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EDITORIAL | Keep the Pressure on China to Disclose Information on the Coronavirus Outbreak



In China, where infections from the respiratory-like ailment caused by the novel coronavirus continue to spread, moves have emerged to bring the Chinese government to task — publicly.


In one such move, a group of prominent scholars issued an open letter in their joint names to the National People’s Congress, the Chinese version of a legislature, demanding the immediate implementation of China’s constitutional guarantee of the freedom of speech.


The open letter severely accuses the Chinese government of being responsible for what the scholars call a “humanitarian disaster” that, they say, has led to the spread of the infection. It also lashes out at information controls by the government.


Since China is under a one-party dictatorial rule, the act of expressing criticism against the Communist Party or the government could result in immediate physical danger to the protesters. Moves critical of the authorities using protesters’ real names, therefore, are quite extraordinary. The issuance of the open letter, consequently, should be taken as evidence of the Chinese public’s extremely serious sense of crisis over the rampant spread of the novel coronavirus.


This situation, of course, is also a reflection of deep-rooted public discontent with the government's restrictions on freedom of speech that have been made tougher under the administration of President Xi Jinping. The Xi government should listen scrupulously to calls that ordinary Chinese have raised acutely — and then see to it that free speech and the flow of accurate, reliable information are ensured.


The open letter signed by more than a dozen scholars was made public on the internet on February 7, in the wake of the death earlier the same day of Li Wenliang, 34.


Li was the whistle-blowing Chinese medical doctor who tried to raise the alarm about the coronavirus in late December 2019 on social media. He was subsequently disciplined by the authorities of the Chinese central city of Wuhan, the epicenter of the disease. He died during the fight against the outbreak, according to a Wuhan hospital where he worked.


Among the open letter signatories is Zhang Qianfan, a professor of constitutional studies at Peking University in Beijing.


The novel coronavirus pneumonia has spread, while the Chinese general public — including citizens of Wuhan — were left utterly uninformed. The open letter notes:


As a result of the people having been deprived of the right to know, tens of thousands of people have been infected with the pneumonia outbreak, with the death toll running up to 1,000.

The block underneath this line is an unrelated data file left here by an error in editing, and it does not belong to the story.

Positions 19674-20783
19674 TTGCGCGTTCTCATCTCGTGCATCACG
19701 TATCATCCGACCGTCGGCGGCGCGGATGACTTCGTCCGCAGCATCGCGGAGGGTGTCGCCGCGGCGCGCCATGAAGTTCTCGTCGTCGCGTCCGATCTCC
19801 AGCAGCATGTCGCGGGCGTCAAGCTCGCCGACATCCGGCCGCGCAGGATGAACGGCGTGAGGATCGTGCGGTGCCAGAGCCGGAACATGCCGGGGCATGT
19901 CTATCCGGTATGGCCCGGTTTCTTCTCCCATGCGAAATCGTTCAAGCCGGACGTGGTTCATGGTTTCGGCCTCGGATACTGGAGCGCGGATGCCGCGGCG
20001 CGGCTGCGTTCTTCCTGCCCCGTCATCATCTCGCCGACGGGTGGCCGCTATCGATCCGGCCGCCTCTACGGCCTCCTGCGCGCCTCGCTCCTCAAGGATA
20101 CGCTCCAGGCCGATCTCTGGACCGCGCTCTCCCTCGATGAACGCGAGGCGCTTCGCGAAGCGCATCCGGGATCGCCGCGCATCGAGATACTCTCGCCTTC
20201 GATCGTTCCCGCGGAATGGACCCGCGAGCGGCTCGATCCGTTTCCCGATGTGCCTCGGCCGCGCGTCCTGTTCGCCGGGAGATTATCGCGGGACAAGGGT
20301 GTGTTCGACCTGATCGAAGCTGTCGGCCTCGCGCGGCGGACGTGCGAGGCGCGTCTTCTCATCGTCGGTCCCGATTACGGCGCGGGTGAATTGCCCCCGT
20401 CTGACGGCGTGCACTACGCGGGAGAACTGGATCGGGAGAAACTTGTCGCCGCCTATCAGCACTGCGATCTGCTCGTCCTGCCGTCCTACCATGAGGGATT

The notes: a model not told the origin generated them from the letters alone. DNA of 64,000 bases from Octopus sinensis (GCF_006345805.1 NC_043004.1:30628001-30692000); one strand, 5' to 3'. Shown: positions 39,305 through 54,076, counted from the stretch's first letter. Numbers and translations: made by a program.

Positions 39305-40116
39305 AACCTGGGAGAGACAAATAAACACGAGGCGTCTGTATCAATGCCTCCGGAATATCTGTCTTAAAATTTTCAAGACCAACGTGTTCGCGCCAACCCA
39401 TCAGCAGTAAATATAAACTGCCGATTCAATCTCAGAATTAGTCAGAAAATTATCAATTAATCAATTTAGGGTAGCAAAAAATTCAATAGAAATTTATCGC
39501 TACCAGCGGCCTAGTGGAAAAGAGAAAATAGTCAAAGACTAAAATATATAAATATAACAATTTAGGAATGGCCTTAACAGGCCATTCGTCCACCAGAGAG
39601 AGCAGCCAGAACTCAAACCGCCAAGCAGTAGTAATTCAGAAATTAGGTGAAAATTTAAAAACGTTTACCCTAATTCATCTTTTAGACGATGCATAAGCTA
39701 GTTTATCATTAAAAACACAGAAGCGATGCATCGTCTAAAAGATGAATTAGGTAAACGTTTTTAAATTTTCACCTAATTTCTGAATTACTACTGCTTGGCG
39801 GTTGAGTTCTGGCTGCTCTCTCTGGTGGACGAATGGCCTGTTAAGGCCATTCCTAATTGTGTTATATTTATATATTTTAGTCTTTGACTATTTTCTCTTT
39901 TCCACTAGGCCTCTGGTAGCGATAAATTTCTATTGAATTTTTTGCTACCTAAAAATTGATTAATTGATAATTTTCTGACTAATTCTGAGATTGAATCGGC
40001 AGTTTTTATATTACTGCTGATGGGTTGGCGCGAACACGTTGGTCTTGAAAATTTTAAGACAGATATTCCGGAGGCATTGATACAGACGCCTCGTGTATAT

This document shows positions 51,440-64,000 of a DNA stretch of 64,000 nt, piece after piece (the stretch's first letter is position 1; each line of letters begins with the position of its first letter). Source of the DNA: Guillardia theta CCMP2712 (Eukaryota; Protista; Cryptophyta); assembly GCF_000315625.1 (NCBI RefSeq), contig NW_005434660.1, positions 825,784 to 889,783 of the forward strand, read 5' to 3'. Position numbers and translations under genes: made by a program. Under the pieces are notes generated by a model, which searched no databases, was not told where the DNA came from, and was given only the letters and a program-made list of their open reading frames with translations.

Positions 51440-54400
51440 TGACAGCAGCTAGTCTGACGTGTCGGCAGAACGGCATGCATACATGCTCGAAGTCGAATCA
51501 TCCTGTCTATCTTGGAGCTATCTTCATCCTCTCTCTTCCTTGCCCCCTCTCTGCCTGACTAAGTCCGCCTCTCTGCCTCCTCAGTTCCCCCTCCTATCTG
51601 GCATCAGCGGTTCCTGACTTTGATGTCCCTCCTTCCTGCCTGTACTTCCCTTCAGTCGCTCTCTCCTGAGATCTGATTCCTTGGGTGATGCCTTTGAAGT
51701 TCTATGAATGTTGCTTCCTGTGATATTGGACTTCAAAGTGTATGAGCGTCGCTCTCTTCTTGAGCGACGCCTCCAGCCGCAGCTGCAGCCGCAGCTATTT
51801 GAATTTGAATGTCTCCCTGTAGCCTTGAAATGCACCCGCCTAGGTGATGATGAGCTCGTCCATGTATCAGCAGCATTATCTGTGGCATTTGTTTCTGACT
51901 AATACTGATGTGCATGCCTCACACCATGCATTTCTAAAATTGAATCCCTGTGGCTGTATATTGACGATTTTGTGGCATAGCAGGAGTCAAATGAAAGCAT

The letter cites Dr. Li’s words: “A sound society requires a multitude of views,” demanding that freedom of speech be granted to arguments in the mass media and on the internet for the cause of paying tribute to the death of Dr. Li.


Xu Zhangrun, a law professor at Tsinghua University in Beijing, published online an unsparing critique of the government for failing to act effectively in response to the coronavirus epidemic. His written statement in early February called for freedom of speech.


Professor Xu has been known as a leading reformist polemicist in China. He was once subject to suspension from his teaching duties because of his criticism against the amendment of China’s Constitution in 2018 that removed presidential term limits, allowing President Xi Jinping to remain in office indefinitely. We can safely say Professor Xu has taken the action with a great deal of resoluteness and courage this time, too.


The Chinese authorities have reportedly embarked on actions to suppress these moves. To be sure, it would be extremely difficult to raise expectations on China’s prospects for adopting self-cleansing mechanisms conducive to guaranteeing freedom of speech. After all, Beijing has long ignored human rights.


Yet the Chinese government leadership would probably find it difficult to turn a deaf ear to the public uproar if a powerful body of opinion skeptical of the current regime continues surging.


In his telephone talks with United States President Donald Trump about the coronavirus on February 7, Xi stated proudly, “Our country is fully confident of defeating the new virus outbreak,” according to Chinese state-run media. 


To accomplish the task, however, China should take to heart that measures for ensuring disclosure of information and freedom of speech are indispensable.


For the people of Japan, this is no longer someone else’s affair. This country has already suffered a large number of victims infected with the coronavirus, which has claimed yet another person’s life. Japan must continue pressing China to provide accurate information regarding the matter.


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(Click here to read the editorial in Japanese.)


Author: Editorial Board, The Sankei Shimbun